This presentation discusses the different forms of challenges (environmental, political, socioeconomic, cultural, geopolitical) that liberalism is facing today. It looks at the structural causes that weaken liberalism or at least that contest its hegemonic status in the Global North. It argues that liberalism and illiberalism are deeply entangled, including in so-called well-established, old Western European democracies, and that they should be studied together to capture the dialectic nature of their relationship.
It then moves to the effect that illiberal movements, leaders, or governments have on liberal-democratic systems, and analyzes it as an amplifying feedback loop; that is, that illiberalism is not the cause weakening liberal values but a product of this weakening, which it accelerates.
Marlene Laruelle holds the position of Research Professor and serves as the Director of the Institute for European, Russian, and Eurasian Studies (IERES) at George Washington University. Additionally, Professor Laruelle leads the Illiberalism Studies Program at GW. Her research focuses on the emergence of populist and illiberal movements in post-Soviet Eurasia, Europe, and the United States. With her background in political philosophy, she investigates the development of an illiberal grassroots culture in diverse cultural settings. Her recent publication, in which Laruelle closely analyzes accusations of fascism toward Russia, is entitled Is Russia fascist? Unraveling Propaganda East West.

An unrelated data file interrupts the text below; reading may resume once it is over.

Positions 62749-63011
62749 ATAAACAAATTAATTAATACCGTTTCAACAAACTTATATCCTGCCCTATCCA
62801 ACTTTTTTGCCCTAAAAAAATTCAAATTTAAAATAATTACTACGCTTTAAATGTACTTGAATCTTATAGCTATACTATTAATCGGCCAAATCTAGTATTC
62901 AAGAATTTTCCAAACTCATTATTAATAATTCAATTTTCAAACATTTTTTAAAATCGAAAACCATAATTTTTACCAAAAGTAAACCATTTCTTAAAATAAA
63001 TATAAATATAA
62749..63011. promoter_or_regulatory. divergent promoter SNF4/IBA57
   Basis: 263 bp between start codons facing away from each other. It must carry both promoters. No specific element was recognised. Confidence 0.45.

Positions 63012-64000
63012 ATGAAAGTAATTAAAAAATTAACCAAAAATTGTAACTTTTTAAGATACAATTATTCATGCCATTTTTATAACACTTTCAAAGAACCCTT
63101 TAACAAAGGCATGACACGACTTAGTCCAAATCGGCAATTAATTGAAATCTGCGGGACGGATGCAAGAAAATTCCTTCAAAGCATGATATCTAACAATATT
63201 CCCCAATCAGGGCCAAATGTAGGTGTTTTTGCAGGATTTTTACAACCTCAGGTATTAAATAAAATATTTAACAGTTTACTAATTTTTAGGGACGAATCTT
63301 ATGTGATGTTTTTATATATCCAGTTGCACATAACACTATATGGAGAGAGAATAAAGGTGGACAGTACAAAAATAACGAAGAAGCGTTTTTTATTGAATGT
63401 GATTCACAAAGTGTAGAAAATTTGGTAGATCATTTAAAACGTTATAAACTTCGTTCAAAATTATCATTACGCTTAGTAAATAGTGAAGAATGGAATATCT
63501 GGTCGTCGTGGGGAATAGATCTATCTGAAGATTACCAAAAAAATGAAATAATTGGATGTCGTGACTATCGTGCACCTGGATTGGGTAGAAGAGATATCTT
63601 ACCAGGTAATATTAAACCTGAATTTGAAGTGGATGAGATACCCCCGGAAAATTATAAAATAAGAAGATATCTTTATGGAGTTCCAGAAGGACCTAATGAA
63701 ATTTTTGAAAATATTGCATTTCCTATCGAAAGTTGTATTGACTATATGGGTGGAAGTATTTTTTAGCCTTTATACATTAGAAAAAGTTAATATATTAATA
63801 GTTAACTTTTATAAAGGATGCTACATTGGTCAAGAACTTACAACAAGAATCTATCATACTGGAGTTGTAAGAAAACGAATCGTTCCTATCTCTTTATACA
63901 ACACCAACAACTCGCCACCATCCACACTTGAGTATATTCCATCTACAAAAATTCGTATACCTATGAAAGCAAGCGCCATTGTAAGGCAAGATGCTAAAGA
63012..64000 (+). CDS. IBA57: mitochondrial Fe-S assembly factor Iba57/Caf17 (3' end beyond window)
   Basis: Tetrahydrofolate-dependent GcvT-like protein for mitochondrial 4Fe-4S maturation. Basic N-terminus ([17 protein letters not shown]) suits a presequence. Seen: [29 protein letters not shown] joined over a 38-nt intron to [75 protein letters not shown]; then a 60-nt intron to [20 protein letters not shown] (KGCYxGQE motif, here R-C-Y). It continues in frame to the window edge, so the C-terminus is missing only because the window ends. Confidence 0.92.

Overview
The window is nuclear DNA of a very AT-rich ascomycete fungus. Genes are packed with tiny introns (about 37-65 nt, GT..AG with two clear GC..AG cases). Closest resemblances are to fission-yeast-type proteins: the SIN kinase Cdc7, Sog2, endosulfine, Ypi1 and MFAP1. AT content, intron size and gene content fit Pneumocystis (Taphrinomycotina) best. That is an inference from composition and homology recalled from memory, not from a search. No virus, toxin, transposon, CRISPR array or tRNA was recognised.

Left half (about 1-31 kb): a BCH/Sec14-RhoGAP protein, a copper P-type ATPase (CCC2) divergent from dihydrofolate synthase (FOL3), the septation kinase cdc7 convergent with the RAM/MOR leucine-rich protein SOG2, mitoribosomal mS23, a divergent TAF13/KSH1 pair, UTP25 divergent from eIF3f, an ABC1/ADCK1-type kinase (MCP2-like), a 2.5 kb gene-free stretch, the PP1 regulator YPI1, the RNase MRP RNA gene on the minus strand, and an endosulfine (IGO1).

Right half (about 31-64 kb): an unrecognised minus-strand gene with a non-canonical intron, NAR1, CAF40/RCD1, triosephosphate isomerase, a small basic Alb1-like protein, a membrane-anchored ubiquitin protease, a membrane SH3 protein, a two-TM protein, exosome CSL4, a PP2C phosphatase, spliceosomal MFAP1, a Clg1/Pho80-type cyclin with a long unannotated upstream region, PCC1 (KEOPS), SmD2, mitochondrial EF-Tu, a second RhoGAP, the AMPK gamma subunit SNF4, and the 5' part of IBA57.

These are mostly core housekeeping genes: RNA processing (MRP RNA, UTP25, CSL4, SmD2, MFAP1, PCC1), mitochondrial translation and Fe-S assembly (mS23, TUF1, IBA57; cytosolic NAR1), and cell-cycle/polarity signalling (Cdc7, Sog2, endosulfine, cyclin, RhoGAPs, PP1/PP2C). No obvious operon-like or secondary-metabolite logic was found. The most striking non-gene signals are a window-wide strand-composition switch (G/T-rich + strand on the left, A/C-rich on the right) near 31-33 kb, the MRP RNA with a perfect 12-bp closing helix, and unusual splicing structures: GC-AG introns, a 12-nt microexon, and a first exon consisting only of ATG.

Yavor Siderov, IWM Visiting Fellow, will comment on this Fellows' Colloquium
Clemena Antonova, IWM Research Director of The World in Pieces, will moderate the ensuing discussion.